How is Bernie campaign helping the genuine progressive movement? To argue that Sanders’ campaign is helping our movement even without a clear political line or coordinated practice among all involved, including Sanders himself, is pure demagogy. So far, there is nothing in Bernie’s rhetoric that gives a hint, even a minute hint, that he is helping our movement.


In the recent debates and forum, Sanders articulated his own brand of capitalist and imperialist line to make US imperialism work better. He appeals to the workers to join the petite bourgeoisie [middle class], to break from conservatism and live peacefully in capitalism. Forget about you being exploited; forget that your labor power is being violently expropriated.


Why Does Terrorism Occur and What Is the Proletarian Response?





Jan Makandal

November 14, 2015

All terrorist acts, whether from the left or right, are in the final analysis a reactionary political practice. Terrorist acts are blind populist isolated acts in which an enemy is not well defined, and all are being terrorized.


Genuine anti-imperialist progressives need to denounce them, since these acts usually benefit the dominant classes, who recuperate them to serve their interests and justify narrow nationalism (another version of right populism). Proletarian revolutionaries also need to denounce them since they are not in the interest of the proletariat, and ultimately benefit the capitalist class and imperialism by giving them ammunition to intensify their internal acts of aggression.


The most recent acts by ISIS should be exposed and denounced along with all such isolated reactionary acts like the planting of bombs by the freedom fighters and the CIA in the port of Nicaragua, the planting of bombs in Israel, and the occupation of Vietnam by a minority force.


The isolated acts by ISIS in the imperialist social formation of France should not be considered progressive simply because they happened in the belly of an imperialist beast. The popular masses in imperialist France are being terrorized sporadically by these acts while being simultaneously dominated and exploited daily by their dominant classes. Those who commit these isolated acts do not seem to make a fundamental distinction between the masses and the dominant classes. This is why they are populist. All classes are dealt with as a potential enemy. Any unity with the popular masses of France becomes impossible since they too are targeted as a potential enemy.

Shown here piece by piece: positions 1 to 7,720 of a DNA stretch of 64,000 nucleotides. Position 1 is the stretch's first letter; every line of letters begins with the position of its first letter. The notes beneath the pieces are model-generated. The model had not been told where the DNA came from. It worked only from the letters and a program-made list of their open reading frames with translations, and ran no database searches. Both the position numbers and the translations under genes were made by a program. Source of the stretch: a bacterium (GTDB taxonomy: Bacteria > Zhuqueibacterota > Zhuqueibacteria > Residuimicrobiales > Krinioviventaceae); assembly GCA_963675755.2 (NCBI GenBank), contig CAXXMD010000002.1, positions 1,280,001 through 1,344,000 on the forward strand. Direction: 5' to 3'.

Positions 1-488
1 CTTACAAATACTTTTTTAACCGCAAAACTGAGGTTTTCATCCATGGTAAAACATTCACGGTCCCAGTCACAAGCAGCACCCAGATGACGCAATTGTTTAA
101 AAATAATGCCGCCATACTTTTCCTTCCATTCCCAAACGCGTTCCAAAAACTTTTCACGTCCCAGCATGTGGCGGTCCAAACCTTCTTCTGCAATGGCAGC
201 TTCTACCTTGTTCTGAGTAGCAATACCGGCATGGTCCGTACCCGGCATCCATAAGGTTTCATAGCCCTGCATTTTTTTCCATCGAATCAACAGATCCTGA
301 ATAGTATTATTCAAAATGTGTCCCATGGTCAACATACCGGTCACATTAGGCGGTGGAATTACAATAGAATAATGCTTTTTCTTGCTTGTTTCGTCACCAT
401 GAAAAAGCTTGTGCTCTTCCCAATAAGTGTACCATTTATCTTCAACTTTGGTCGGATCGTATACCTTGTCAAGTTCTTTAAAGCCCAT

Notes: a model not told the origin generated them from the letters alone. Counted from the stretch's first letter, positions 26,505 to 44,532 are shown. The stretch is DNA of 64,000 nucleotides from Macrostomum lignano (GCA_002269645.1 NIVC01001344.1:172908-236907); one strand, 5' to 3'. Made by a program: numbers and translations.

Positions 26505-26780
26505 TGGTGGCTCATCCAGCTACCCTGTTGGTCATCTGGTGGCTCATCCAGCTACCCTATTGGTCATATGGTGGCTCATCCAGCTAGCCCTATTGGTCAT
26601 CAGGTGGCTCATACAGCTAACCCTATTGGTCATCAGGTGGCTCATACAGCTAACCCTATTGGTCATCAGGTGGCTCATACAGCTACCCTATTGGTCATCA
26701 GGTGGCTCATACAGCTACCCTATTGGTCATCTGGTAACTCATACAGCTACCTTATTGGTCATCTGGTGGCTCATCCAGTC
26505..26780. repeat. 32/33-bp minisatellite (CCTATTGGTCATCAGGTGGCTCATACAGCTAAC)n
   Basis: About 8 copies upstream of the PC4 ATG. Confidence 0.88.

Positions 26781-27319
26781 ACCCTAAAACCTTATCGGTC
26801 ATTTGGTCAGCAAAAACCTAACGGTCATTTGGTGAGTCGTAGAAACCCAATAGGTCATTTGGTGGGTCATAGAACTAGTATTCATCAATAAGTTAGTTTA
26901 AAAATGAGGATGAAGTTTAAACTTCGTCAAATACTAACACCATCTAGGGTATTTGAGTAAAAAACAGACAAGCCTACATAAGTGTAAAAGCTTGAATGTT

To think that the struggle against terrorism should be directed against Islam is very limited, and is only looking at a tree but not the forest. Islam, like many other religions, is a sub-ideological component produced by a mode of production, mainly feudalism. As a sub-ideological component of religion, Islam, unlike Catholicism, is one of the few tendencies very difficult to adapt to capitalism.


Because of imperialism and capitalism, the feudalist mode of production (which is totally antagonistic to the capitalist mode of production) is in a process of decomposition. In many social formations this is a deformed process of decomposition, in which we will find the co-existence of two antagonistic modes of production. This inherently creates a constant contradiction: reproduction alongside and inside the dynamic of that decomposition. One of the effects of that complex problematic is constant political instability. One must appropriate that complexity in order to offer a solution that will not become feudalism or capitalism.